46 results arranged by date
Miami, February 24, 2020 — The Committee to Protect Journalists today welcomed the decision by the Inter-American Court of Human Rights to hear the case of Ecuadorian newspaper El Universo against a criminal defamation suit filed by former President Rafael Correa.
When a prison guard told Ángel Santiesteban Prats that he would be released from jail on a scorching summer day in July, the Cuban independent writer and blogger decided to ignore him, brushing off the news as a cruel joke. By then, Santiesteban had already spent two years and five months in prison, half of…
Press freedom records of Egypt, Russia, Iran, China, Nigeria, Mexico, Ecuador New York, September 25, 2015–Each year, the world’s leaders are invited to New York for the United Nations General Assembly, where they are given a platform to speak freely and openly. But while the leaders of many countries enjoy this privilege, their journalists back…
Bogotá, June 16, 2015–Ecuador’s state media oversight commission on Saturday fined the independent daily El Universo about US$350,000, accusing the paper of unsatisfactorily publishing a government rebuttal to a story, according to news reports.
On February 13, 2015, Ecuador’s media oversight commission, the Superintendency of Information and Communication (SUPERCOM), ordered the Guayaquil-based daily El Universo to publish an apology in connection with a cartoon drawn by Xavier Bonilla, a cartoonist known by his penname Bonil, which was published on August 5, 2014, according to news reports.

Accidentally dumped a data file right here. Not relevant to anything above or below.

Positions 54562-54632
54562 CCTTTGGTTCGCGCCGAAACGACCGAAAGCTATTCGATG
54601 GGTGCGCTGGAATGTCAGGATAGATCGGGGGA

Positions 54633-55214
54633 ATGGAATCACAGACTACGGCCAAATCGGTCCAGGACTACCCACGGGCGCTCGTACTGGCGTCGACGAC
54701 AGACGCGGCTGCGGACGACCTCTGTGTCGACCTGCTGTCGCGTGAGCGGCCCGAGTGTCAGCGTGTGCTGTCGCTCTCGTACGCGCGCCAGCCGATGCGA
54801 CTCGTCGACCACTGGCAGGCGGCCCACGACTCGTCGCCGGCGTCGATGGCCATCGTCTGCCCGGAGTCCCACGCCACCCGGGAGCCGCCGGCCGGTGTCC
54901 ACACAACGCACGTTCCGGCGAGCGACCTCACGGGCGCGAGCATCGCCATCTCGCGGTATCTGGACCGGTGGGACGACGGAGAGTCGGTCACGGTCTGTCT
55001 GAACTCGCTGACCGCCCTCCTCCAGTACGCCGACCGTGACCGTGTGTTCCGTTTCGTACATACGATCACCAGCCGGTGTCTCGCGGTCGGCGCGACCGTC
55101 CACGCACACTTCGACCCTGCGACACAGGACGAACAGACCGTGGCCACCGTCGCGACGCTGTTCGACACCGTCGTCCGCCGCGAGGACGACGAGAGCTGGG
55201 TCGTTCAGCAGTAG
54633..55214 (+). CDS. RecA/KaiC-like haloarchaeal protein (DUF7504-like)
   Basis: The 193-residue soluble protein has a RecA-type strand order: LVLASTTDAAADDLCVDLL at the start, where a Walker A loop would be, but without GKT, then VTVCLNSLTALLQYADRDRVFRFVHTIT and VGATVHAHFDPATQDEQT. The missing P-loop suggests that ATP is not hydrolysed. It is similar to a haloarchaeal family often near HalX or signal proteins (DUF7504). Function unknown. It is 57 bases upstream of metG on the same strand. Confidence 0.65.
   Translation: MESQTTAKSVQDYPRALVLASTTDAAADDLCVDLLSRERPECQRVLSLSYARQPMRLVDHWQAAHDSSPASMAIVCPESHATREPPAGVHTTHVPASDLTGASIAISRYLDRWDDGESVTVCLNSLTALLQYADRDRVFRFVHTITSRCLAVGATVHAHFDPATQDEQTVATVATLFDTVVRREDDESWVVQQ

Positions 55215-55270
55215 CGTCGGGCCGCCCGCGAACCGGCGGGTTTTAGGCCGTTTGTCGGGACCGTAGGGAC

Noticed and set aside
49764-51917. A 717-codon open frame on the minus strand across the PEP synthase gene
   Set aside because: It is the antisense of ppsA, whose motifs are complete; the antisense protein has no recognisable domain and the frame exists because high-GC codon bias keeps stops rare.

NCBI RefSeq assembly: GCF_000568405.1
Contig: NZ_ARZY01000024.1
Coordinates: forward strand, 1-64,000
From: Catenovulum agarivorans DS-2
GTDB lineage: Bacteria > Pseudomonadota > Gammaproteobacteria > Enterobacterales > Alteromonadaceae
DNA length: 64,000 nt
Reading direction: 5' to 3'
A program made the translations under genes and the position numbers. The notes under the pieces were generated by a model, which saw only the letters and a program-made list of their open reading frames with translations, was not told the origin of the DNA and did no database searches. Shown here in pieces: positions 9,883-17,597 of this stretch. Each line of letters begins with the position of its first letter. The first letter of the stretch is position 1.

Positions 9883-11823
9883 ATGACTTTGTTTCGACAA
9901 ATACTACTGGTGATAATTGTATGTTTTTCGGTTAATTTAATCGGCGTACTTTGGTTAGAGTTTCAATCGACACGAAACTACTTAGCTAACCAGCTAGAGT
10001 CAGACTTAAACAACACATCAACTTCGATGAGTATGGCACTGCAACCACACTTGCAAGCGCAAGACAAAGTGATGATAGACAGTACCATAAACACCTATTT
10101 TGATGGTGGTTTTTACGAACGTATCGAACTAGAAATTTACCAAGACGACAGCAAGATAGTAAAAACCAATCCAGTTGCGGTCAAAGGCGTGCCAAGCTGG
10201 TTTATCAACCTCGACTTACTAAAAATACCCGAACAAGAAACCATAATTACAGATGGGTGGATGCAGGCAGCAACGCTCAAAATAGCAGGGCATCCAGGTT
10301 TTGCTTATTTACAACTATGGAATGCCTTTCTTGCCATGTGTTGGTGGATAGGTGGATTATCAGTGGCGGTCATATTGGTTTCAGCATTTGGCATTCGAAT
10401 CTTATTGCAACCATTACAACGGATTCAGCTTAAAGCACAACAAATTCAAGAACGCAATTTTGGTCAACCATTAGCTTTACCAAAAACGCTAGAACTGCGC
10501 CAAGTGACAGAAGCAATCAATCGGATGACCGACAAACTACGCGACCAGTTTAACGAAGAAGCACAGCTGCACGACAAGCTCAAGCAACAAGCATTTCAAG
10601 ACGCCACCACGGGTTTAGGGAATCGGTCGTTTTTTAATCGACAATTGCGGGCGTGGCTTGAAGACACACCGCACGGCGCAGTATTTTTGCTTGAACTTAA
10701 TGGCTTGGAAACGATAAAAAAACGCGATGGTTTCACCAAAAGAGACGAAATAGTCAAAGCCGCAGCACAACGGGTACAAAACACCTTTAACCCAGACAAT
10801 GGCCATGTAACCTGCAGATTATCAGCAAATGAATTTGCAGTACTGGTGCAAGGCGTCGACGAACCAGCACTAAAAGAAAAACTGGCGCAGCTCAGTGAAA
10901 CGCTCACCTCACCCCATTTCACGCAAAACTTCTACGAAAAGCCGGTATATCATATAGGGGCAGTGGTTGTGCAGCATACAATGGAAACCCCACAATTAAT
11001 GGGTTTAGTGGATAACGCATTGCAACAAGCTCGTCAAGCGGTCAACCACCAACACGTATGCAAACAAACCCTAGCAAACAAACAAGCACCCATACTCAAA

Called to testify before a government media oversight commission, editorial cartoonist Xavier Bonilla–known by his penname Bonil–showed up with a pair of four-foot-long mock pencils. But rather than having a small eraser on the tip, one of Bonil’s giant pencils was nearly all eraser.
Blaming government harassment and a related advertising slowdown, the daily newspaper Hoy ceased its Quito-based print edition Monday, and said it would transform into an online-only newspaper.
Ecuadoran President Rafael Correa generated little actual news during a two-day trip to Chile last month. So Ecuador’s four main newspapers did the obvious: They published short wire service dispatches about his visit.
Calls for journalists to exercise a sense of responsibility are very often code for censorship. Yet unethical journalism can also imperil the press. By Jean-Paul Marthoz
Surveillance, restrictive Internet legislation, and cyberattacks compel CPJ to add cyberspace to the list of places trending in the wrong direction. By Maya Taal